I often write about issues that I think levels of government should access so they can educate themselves. Average people add volumes of expert and casual data on a variety of subjects to their blogs every day. The civil service needs to help our politicians digest this information, and implement improvements to our society where improvements can be made.
But many levels of government block the civil service from gaining access to this information that is readily available to average Canadians and even people outside our country. There’s not much more frustrating on the WWW these days than geographic restrictions for content. YouTube now blocks videos not available in Canada. The next-to-worthless Hulu video service in the States is unavailable to Canadians who don’t go to the bother of using American proxy servers. And our government is a part of this anti-information nonsense censorship.
The only good that can possibly come from Hulu and American TV networks from letting people access their culture, is that the United States’ culture will lose demand, as people fine convenient alternate sources for information and entertainment. We only have the rest of the world to choose from, literally.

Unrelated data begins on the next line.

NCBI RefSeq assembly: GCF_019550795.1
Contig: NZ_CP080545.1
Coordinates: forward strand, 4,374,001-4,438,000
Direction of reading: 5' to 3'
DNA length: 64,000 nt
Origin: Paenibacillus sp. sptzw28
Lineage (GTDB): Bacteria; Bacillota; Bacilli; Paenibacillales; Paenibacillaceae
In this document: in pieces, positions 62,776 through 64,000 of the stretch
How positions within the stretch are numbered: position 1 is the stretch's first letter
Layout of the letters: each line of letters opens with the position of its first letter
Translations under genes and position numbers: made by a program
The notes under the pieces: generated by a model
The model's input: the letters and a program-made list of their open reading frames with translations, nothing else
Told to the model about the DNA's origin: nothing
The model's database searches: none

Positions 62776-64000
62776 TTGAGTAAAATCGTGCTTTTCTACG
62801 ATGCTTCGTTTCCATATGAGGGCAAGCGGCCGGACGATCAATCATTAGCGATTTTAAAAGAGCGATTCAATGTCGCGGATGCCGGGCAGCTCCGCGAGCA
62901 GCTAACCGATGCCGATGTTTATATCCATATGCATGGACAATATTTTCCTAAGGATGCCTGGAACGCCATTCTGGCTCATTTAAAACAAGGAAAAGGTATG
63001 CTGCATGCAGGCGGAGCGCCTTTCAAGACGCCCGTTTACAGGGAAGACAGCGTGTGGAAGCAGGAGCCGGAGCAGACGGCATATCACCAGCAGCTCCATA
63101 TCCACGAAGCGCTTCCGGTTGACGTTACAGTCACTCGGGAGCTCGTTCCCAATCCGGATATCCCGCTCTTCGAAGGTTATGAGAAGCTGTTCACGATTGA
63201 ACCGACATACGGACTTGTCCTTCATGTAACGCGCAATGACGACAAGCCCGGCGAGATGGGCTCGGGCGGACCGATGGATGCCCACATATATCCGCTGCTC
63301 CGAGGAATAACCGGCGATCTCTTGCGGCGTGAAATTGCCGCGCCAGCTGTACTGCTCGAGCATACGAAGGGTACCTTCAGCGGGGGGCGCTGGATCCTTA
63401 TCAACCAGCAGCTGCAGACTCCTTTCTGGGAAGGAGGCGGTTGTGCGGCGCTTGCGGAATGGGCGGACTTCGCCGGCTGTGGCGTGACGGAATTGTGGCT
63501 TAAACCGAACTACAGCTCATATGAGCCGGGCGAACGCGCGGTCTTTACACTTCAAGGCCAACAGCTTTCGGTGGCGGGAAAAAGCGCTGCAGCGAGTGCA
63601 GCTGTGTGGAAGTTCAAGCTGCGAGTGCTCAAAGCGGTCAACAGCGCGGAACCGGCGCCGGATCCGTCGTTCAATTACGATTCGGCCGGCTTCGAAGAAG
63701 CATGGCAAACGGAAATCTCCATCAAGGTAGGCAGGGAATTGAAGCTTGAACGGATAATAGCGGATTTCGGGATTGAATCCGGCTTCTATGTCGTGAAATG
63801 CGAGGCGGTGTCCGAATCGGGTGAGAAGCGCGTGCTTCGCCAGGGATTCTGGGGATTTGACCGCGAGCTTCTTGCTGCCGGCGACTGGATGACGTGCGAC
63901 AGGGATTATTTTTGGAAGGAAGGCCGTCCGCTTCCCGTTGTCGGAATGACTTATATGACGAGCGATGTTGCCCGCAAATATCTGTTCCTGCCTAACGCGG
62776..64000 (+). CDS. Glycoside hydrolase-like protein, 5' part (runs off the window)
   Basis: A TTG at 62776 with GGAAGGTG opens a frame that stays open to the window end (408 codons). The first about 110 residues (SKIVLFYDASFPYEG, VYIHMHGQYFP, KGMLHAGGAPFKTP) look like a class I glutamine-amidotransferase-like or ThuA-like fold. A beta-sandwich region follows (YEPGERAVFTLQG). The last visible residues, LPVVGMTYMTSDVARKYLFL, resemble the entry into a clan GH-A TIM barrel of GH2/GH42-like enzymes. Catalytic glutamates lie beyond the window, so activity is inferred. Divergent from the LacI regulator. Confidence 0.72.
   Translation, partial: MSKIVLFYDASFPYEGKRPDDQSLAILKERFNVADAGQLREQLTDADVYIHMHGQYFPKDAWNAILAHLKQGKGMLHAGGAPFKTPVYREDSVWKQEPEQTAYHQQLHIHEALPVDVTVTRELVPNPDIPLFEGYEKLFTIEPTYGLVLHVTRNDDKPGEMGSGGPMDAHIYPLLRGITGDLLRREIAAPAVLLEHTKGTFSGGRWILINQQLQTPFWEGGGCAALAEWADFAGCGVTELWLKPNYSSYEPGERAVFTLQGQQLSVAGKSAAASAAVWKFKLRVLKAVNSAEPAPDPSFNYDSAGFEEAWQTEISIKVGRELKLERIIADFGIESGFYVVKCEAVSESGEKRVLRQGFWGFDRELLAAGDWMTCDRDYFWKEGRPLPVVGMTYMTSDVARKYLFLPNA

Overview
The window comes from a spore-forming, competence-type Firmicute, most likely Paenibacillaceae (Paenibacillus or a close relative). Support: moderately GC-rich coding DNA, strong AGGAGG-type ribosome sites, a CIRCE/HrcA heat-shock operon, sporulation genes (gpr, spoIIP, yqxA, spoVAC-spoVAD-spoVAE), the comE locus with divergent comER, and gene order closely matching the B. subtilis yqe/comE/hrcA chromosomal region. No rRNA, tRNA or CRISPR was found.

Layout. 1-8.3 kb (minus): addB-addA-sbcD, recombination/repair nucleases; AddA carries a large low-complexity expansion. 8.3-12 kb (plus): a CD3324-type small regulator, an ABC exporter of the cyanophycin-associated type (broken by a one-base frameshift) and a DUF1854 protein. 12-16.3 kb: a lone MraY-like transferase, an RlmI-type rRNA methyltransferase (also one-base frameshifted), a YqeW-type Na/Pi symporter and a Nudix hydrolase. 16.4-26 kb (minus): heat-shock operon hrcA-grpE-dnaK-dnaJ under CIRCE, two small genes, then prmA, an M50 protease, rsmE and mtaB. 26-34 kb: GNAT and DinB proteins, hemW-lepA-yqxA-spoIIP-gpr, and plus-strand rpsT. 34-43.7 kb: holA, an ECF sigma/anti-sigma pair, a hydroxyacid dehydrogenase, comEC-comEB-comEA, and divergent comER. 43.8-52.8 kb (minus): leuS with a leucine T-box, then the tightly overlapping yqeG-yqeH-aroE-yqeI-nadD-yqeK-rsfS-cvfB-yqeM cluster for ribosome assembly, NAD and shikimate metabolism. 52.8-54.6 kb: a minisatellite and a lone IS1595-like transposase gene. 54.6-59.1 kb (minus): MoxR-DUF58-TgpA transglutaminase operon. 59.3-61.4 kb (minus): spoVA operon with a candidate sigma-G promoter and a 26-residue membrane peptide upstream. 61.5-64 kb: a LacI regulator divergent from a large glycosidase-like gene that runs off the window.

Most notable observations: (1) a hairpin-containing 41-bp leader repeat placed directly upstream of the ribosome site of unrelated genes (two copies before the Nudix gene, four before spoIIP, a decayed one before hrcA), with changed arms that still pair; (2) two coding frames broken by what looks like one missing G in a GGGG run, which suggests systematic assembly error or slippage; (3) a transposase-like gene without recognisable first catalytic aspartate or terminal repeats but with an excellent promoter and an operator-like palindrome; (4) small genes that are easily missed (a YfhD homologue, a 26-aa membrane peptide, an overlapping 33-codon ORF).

Unfortunately, our government is also creating this kind of culture gap within our very own country. The people who are supposed to use networks and the Information Age to make our lives better, assume that blocked content is the norm, instead of a recent exception to life on the WWW.
Help Eaves.ca identify blocked sites within our government, and pressure the government to adopt Web 2.0 principles.
The Finance Department, or ones responsible for honest advertising, may never see that GM hasn’t paid back taxpayers in full, as their TV ads suggest.